Why the problem of “selective justice” in Ukraine is suggested to be solved by means of “selective justice”?
November 5, 2013
The solution of the main problem on the way to signing of the Association Agreement with the European Union – the so-called “selective justice” or “Yuliya Tymoshenko’s question” is accompanied by not completely logical messages and appeals on the side of the European partners of Ukraine. And also, the discrepancy between these messages and appeals to the so-called “European values”.
Judge for yourself: the main point in the EU requirements or the so-called “Fule list” is the solution of “selective justice”, and in their messages representatives of Europe have recently started implying clearly and unambiguously that the solution of this problem means nothing else but the solution of the “Tymoshenko’s question”. If earlier observers could have some doubts or an opportunity to interpret the concept of “selective justice” in different ways, now there is practically no space for doubts and interpretations – various representatives of Europe have voiced their position several times. Point.
At the same time, it is paradoxical, but nonetheless the fact: Europeans sort of like close their eyes on the idea that to solve the notorious “Tymoshenko’s question” (“selective justice”) it is necessary either to adopt a special law on the possibility of her treatment abroad, or to adopt a law on amnesty. Or to somehow make judges’ conscience to suddenly wake up so that they could reduce Mrs. Tymoshenko’s jail term so that she could be eligible for the conditional early release, or somehow pardon her “partially”. And a huge amount of people, lawyers, judges, law enforcement officials, doctors, journalists and political experts has to be involved in this, and all this needs to be done extremely quickly – before the meeting of the Council of the European Union on November 18.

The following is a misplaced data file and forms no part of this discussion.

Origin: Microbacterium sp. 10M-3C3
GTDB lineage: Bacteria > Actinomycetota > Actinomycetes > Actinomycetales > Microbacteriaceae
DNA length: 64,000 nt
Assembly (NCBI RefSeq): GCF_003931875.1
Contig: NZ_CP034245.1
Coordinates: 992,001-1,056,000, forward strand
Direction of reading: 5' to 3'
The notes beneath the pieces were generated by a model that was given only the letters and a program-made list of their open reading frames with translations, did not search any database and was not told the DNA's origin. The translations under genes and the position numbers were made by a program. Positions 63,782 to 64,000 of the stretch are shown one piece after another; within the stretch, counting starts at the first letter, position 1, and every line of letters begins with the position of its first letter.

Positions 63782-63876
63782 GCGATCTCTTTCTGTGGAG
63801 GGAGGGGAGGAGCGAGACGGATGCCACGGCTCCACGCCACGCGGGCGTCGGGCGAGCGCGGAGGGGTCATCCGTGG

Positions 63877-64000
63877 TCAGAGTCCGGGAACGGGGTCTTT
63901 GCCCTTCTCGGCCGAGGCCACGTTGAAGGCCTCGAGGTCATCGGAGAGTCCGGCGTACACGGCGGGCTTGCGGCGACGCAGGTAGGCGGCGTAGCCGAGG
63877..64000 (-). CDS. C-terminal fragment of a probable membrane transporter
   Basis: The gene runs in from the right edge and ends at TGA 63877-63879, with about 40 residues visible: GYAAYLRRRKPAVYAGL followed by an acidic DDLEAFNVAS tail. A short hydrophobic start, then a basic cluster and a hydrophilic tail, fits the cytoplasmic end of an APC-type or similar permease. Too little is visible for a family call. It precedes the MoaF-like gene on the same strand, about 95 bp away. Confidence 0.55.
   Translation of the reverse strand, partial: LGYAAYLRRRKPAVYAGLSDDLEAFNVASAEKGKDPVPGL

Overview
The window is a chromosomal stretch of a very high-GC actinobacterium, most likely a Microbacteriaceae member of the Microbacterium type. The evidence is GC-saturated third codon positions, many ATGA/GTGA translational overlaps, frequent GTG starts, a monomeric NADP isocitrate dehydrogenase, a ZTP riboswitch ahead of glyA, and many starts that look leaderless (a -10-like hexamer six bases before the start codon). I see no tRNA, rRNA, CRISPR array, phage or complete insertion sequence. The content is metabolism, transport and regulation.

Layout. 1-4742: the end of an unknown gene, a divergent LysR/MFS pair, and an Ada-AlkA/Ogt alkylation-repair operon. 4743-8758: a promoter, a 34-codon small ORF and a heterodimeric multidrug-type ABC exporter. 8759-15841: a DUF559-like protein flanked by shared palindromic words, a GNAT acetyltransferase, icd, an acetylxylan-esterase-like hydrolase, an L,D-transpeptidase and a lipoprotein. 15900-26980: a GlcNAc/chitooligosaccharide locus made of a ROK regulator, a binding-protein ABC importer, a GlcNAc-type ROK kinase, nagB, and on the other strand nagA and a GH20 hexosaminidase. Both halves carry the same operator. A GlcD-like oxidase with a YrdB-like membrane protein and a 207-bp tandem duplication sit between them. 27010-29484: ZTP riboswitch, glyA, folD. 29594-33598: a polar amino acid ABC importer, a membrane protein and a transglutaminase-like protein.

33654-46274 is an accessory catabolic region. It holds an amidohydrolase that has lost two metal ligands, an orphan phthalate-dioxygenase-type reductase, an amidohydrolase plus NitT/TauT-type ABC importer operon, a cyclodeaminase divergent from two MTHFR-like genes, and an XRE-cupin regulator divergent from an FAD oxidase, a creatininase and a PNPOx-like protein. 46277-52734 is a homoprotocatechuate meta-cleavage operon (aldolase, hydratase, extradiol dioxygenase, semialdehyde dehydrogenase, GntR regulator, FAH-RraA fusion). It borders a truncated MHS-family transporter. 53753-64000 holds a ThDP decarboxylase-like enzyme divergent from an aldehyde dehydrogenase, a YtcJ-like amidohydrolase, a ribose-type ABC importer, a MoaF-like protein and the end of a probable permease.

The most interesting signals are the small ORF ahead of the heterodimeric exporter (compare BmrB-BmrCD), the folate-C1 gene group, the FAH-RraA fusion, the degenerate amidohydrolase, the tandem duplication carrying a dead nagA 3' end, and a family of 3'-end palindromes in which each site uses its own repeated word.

Thus, both representatives of Europe, and representatives of Ukraine close their eyes upon a very strange paradox: the problem of “selective justice” is tried to be solved by that same “selective justice” or “selective legislation”.
There exists another aspect of the problem which European partners of Ukraine obviously don’t imagine. What is meant here is the position of the leadership of the Batkivschyna party group, which is formally headed by Yuliya Tymoshenko, and also other oppositional groups. In words heads of these groups call for the fastest release of the ex-prime minister, and in practice – they block this process in every possible way. In reality such blocking takes place either by advancing obviously unrealizable demands in terms of mechanisms of Mrs. Tymoshenko’s release. The satisfaction of which will be under no circumstances agreed with Viktor Yanukovych and which are extremely unacceptable in the course of finding a compromise. Or in every possible way they delay consideration of legislative initiatives directed at providing Yuliya Tymoshenko with an opportunity of leaving for treatment in Germany which the authorities are basically ready to consider. The reason of similar behavior of the top oppositionists is extremely simple: in case Yuliya Tymoshenko acquires freedom and gets a chance to participate in the presidential race, the present head of the Batkivschyna group and potential candidate for presidency Arseniy Yatsenyuk will be left with nothing, and the leader of UDAR group and also future candidate Vitaliy Klychko will receive a very strong rival.
Therefore, Europeans should understand: both eurointegration, and solution of “selective justice” and everything else in the Ukrainian politicum is perceived in the context of the future elections, which is why nice words shouldn’t always be trusted.
Author : tfranke